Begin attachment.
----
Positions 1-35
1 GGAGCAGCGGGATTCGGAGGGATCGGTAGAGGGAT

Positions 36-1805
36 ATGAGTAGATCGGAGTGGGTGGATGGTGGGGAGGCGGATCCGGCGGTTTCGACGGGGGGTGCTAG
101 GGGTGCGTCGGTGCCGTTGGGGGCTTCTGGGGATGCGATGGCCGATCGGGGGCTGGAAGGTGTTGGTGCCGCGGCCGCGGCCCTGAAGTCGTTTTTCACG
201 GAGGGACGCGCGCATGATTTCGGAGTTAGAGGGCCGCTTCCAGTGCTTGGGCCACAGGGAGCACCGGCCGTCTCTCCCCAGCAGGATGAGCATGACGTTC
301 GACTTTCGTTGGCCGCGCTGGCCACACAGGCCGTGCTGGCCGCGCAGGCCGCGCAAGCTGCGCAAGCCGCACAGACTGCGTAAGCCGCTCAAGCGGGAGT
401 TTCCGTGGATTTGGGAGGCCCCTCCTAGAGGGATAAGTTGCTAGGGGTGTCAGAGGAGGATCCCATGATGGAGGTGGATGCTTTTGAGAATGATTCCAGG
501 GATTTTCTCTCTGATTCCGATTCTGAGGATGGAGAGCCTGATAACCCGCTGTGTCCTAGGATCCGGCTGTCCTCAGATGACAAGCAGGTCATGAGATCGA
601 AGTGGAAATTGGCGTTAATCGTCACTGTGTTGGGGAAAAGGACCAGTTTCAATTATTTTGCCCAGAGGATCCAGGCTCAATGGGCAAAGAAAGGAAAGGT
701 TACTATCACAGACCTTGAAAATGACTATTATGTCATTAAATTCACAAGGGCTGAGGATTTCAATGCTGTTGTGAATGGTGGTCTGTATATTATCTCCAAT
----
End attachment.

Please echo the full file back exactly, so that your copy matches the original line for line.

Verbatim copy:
Positions 1-35
1 GGAGCAGCGGGATTCGGAGGGATCGGTAGAGGGAT

Positions 36-1805
36 ATGAGTAGATCGGAGTGGGTGGATGGTGGGGAGGCGGATCCGGCGGTTTCGACGGGGGGTGCTAG
101 GGGTGCGTCGGTGCCGTTGGGGGCTTCTGGGGATGCGATGGCCGATCGGGGGCTGGAAGGTGTTGGTGCCGCGGCCGCGGCCCTGAAGTCGTTTTTCACG
201 GAGGGACGCGCGCATGATTTCGGAGTTAGAGGGCCGCTTCCAGTGCTTGGGCCACAGGGAGCACCGGCCGTCTCTCCCCAGCAGGATGAGCATGACGTTC
301 GACTTTCGTTGGCCGCGCTGGCCACACAGGCCGTGCTGGCCGCGCAGGCCGCGCAAGCTGCGCAAGCCGCACAGACTGCGTAAGCCGCTCAAGCGGGAGT
401 TTCCGTGGATTTGGGAGGCCCCTCCTAGAGGGATAAGTTGCTAGGGGTGTCAGAGGAGGATCCCATGATGGAGGTGGATGCTTTTGAGAATGATTCCAGG
501 GATTTTCTCTCTGATTCCGATTCTGAGGATGGAGAGCCTGATAACCCGCTGTGTCCTAGGATCCGGCTGTCCTCAGATGACAAGCAGGTCATGAGATCGA
601 AGTGGAAATTGGCGTTAATCGTCACTGTGTTGGGGAAAAGGACCAGTTTCAATTATTTTGCCCAGAGGATCCAGGCTCAATGGGCAAAGAAAGGAAAGGT
701 TACTATCACAGACCTTGAAAATGACTATTATGTCATTAAATTCACAAGGGCTGAGGATTTCAATGCTGTTGTGAATGGTGGTCTGTATATTATCTCCAAT